Tuesday, September 30, 2008

Roses are red. Blueberries are blue.

Oxford, Nova Scotia

"You ought to have seen what I saw on my way
To the village, through Mortenson's pasture to-day:
Blueberries as big as the end of your thumb,
Real sky-blue, and heavy, and ready to drum
In the cavernous pail of the first one to come!"
Robert Frost

Last week I took a side trip to Oxford, "Blueberry Capital of Canada". I dropped into the Wild Blueberry and Maple Centre (which also doubles as a Visitor Information Centre). As soon as I walked in the door I knew what I was having- blueberry ice cream, which I happily devoured on my way out of town.

Wednesday, September 24, 2008

Between a rock and a soft seat

Economy, Nova Scotia

Today, I decided to venture off the Trans Canada Highway and meander through the communities of Bass River and Five Islands on my way to Parrsboro. Route #2, "The Glooscap Trail", hugs the coast of the Minas Basin. This area is known for its powerful tides, courtesy of the Bay of Fundy. This is a route where drivers wish they were passengers so they can fully appreciate the scenery.

I knew that I just had to pull over, somewhere, anywhere. So just outside the village of Lower Economy and just before Five Islands Provincial Park, I turned left at Soley Cove Road. This windy gravel road, led past farmers fields to a large guard rail. Now, one knows a of popular spot when you notice the car tire prints from the hundreds of cars who also stopped there before you.

After soaking up the beauty of the Bay of Fundy, I jumped back in my car and drove about 500 meters to a dead end. It was also where a funky coach was sitting in a field. As a friend often informs me, it must've been "good garbage week". Because for someone, this couch would be a real "find".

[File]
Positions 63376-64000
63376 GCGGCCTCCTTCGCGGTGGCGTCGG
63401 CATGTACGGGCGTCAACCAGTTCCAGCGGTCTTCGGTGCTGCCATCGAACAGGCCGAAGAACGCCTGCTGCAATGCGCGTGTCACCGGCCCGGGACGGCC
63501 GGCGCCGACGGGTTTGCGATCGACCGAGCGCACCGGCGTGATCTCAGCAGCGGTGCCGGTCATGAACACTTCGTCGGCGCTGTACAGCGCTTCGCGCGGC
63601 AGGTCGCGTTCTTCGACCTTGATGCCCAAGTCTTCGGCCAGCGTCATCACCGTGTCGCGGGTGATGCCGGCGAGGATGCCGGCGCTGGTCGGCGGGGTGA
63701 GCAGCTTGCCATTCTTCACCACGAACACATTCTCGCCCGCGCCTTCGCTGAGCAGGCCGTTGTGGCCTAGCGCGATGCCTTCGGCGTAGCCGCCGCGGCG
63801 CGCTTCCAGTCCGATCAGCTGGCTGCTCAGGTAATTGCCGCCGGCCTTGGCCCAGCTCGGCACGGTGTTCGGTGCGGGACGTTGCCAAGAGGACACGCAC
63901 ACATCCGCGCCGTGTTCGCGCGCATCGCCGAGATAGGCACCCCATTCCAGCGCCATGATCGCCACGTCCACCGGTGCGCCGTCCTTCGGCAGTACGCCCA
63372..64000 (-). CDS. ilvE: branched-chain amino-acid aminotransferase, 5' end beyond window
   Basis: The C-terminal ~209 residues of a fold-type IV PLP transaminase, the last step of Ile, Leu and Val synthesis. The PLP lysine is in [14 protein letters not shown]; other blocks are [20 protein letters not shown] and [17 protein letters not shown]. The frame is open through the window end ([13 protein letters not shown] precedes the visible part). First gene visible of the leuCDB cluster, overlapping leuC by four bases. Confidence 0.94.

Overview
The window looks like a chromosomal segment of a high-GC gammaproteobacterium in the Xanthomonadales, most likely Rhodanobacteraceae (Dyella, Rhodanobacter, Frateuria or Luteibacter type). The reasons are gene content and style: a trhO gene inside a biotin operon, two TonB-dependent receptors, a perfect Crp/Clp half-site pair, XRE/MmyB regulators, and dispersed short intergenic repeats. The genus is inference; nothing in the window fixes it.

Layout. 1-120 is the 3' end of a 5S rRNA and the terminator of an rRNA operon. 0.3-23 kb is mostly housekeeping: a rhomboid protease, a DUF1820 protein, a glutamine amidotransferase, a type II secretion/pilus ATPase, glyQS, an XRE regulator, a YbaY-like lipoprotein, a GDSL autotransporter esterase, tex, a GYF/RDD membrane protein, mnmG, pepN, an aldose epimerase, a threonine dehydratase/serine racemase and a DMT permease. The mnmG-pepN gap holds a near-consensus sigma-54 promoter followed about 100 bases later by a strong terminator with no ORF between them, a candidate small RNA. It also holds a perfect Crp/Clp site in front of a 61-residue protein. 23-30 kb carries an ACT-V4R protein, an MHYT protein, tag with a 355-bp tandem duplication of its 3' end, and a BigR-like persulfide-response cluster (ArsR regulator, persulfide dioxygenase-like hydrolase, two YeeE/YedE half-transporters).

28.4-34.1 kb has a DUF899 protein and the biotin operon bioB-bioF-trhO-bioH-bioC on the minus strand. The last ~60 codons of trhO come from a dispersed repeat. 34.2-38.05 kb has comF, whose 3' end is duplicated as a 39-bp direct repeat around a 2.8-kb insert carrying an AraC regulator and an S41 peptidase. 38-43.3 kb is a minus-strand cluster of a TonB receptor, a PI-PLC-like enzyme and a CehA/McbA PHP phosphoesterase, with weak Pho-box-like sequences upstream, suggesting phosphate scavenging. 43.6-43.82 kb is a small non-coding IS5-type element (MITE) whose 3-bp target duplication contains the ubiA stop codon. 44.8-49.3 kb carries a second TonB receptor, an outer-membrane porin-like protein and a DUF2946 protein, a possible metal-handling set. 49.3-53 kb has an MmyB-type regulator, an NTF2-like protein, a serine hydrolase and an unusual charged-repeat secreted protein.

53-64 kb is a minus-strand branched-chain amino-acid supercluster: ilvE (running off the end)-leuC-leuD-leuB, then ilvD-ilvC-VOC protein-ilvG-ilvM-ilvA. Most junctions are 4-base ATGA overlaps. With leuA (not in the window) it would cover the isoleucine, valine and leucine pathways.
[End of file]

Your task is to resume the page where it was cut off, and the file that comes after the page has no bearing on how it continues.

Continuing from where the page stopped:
I like to think this couch is saying, "enjoy the scenery, with the comfort of home".

Sunday, September 21, 2008

Paradise, Nova Scotia

Ever been to Paradise?

Well, I can say that now I've been to Paradise. I was there long enough to snap a picture. I can't say that I felt any different during my brief visit. I didn't feel any sense of euphoria, I didn't burst out in exultation. Certainly didn't hear angels singing. But maybe that was because thirty minutes before I reached Paradise, I got a speeding ticket. Wouldn't it have been interesting to get one in Paradise? I would've framed it.

You should go. Take your time. I know I will.

How to get there: Paradise (Nova Scotia) is on Trunk Highway #1, (Evangeline Trail) about 7 minutes outside Bridgetown. Take exit 20 off Hwy 101 and take a left if coming from Halifax or a right if coming from Yarmouth.

Download: Fundy Shore & Annapolis Valley Driving Guide (4.41MB)

Wednesday, September 17, 2008

Peggy's Cove in 15 minutes

Fishing boats on the way to the lighthouseToday I had the chance to go to Peggy's Cove for work-related business. Once I finished my tasks, and before jumping in the car for a 25 minute drive back to Halifax, I wanted to spend a couple minutes with "Peggy".

This small fishing village is a photographer's paradise. Every where you turn there's a photo op. Today's blue sky made it perfect but, then again, fog would have added mystique and drama. Even the local fisherman working on their boats while tourists watched were photogenic.Boats and buoy

Everything in Peggy's Cove is a stones throw away. You can walk anywhere and everywhere there isn't a "private road" sign. There is a mix of cars and people along the windy paved road leading up the hill and eventually to the rocks.

A fisherman's glove caught my eye, doesn't it look like it's reaching for something? The tide was low during my brief visit and the water in the small cove was calm but just around the corner, it was a different story with wind and surf. So interesting to see how just a few feet away from this protected cove there were white caps.Reaching out

My 15 minute break is up. I'll start walking back to the car now.

Tuesday, September 16, 2008

Fried Green Tomatoes

Fried green tomato topped with goat cheese and chutney

One early Saturday morning, a friend and I set off to Halifax's Farmers Market. I was on a mission. I had a hankering for fried green tomatoes and wanted to try making them.